The charity commissioned a report, Fishing Without a Safety Net, which found that that new interventions are needed to create a better financial safety net for fishing families.
In response, Commsave Credit Union opened its services to the UK fishing community on 15 April.
Commsave has been operating for nearly 30 years and has helped its 30,621 members to save over £86m. In January, its members agreed to support the UK’s fishing community by extending the credit union’s affordable financial services to all fishers, fish processors and fishmongers throughout the UK. Regulatory approval has been obtained and the credit union is now open to workers throughout the fishing industry.
The Seafarers’ Charity has awarded a grant to Commsave to support the development of its new services for the fishing industry. In addition to its regularsavings and loans accounts, the credit union has created financial products designed to suit the financial needs of fishers.
Stormy Reserve Fund – a savings account in which money can be set aside and accessed immediately at times when unable to earn an income from fishing.
HMRC Budget & Bill Payment account – this savings account enables regular amounts to be set aside to pay the annual tax and National Insurance bill. At the end of the financial year the credit union can transfer the amount saved to HMRC.
Special loan scheme to support access to government grants that require an up-front capital contribution.
Commsave pays a competitive annual dividend on members’ savings and, for the current financial year, expects the return on members’ savings to be 1.5%. It also provides a free bereavement fund for all members. On death, this fund writes off any outstanding debt to the credit union. In addition, the fund can make a payment to a nominated beneficiary ranging from £500 to £5,000, dependent on the average savings balance of the member over the 12 months prior to death.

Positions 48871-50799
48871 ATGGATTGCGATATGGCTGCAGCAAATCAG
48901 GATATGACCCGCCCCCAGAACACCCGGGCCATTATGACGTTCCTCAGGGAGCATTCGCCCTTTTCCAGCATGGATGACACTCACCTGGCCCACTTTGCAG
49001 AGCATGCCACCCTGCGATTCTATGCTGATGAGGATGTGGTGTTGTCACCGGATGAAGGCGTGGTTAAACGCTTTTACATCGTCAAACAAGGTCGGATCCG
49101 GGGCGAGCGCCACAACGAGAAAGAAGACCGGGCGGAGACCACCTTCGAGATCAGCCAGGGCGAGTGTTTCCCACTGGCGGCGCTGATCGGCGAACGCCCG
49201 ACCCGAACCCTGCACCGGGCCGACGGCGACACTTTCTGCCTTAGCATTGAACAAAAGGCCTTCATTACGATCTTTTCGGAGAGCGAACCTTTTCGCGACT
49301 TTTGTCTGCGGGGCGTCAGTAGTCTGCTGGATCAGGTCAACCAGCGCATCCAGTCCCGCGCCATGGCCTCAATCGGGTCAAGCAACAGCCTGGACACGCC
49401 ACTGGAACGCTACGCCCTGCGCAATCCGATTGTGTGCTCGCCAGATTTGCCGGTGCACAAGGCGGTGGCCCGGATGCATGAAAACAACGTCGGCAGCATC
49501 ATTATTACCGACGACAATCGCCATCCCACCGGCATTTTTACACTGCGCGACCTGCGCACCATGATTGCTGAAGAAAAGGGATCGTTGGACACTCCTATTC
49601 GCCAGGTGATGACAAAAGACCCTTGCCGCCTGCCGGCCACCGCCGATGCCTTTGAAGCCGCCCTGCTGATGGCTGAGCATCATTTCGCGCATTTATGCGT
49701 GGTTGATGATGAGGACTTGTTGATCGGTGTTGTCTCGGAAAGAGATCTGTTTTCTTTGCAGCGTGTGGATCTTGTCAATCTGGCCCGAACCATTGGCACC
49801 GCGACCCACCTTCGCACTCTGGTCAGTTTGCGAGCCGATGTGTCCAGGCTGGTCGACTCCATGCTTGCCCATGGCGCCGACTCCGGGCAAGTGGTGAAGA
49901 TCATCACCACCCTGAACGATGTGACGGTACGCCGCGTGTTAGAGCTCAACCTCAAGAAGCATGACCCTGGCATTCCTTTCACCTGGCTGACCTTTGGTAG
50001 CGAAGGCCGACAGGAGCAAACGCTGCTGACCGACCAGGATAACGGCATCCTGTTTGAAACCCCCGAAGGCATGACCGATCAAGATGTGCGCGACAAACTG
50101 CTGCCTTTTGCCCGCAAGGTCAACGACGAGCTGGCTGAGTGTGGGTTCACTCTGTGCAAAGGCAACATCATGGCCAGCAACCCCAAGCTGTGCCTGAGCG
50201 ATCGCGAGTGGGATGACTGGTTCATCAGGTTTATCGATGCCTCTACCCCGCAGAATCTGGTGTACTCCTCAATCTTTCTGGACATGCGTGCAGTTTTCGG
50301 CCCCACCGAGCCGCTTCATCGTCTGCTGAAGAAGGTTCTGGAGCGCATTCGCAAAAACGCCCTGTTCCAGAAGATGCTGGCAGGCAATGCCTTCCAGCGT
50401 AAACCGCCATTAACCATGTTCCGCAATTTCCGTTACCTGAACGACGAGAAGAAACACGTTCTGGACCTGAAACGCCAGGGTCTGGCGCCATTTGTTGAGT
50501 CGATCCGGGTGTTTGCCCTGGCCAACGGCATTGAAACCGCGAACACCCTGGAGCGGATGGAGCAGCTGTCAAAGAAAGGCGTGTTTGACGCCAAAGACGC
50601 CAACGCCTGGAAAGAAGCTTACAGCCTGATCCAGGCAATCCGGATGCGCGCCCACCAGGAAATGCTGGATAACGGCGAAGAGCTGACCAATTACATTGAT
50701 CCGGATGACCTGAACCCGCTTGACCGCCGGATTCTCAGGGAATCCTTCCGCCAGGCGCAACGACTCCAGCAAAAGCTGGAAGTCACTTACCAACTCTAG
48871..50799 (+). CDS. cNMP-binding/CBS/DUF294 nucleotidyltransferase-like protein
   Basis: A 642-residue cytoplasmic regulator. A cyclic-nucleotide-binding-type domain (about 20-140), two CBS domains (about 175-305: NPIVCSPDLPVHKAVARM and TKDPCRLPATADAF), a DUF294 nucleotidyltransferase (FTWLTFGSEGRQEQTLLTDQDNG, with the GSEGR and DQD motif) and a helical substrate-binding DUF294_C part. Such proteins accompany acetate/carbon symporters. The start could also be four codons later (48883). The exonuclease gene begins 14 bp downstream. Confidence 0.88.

Commsave CEO Amanda Ivey said: “We have worked with The Seafarers’ Charity to understand the needs that exist and how we can offer the right products to meet those needs. We have 30 years’ experience in enabling members to access the financial services they need, and we look forward to welcoming new members from fishing communities all over the UK.“
Seafarers CEO Catherine Spencer said: “Our partnership with Commsave Credit Union demonstrates our new approach to tackling need at source and preventing potential problems. Our research demonstrated that fishers experience a high incidence of priority debt problems which can have unfortunate consequences if left unpaid.
“This includes outstanding debts for tax and national insurance payments which have longer-term consequences when trying to access welfare benefits or a state pension, as well as impacting the ability to obtain a mortgage or a car loan. A lack of holiday pay and difficulty obtaining financial products providing protection for sickness, critical injury, and life assurance have also been identified within the research as areas of concern.
“In addition, some fishers find it difficult to establish and contribute to a personal pension plan, missing out on the tax efficiency and tax relief attached to this type of long-term saving. Government grants requiring an upfront financial contribution also created a barrier for those who did not have spare capital available and struggled to access a bank loan. We think this partnership is revolutionary and will provide a safety net and create financial resilience which will enable more fishing families to thrive.”
The Seafarers’ Charity grant funding to help Commsave Credit Union to support UK fishing families is the first pro-active, preventative initiative emerging from the charity’s new strategy, Thrive, which aims to enhance the financial resilience of all seafarers. Other strategic outcomes include funding support for better working lives, raised safety standards, improved health and wellbeing, and increasing social justice for seafarers.
The fishing industry has faced unprecedented challenges with Covid-19 impacting sales to domestic and overseas hospitality, followed swiftly by the need to adjust to new export regulations arising from our trading relationship with Europe post Brexit.
The Fishing Without a Safety Net report highlighted how economic necessity drives fishers out to sea even when seas are at their most dangerous, and that many fishing families lack a financial safety net to fall back on when the weather, illness or repairs prevent them from going to sea.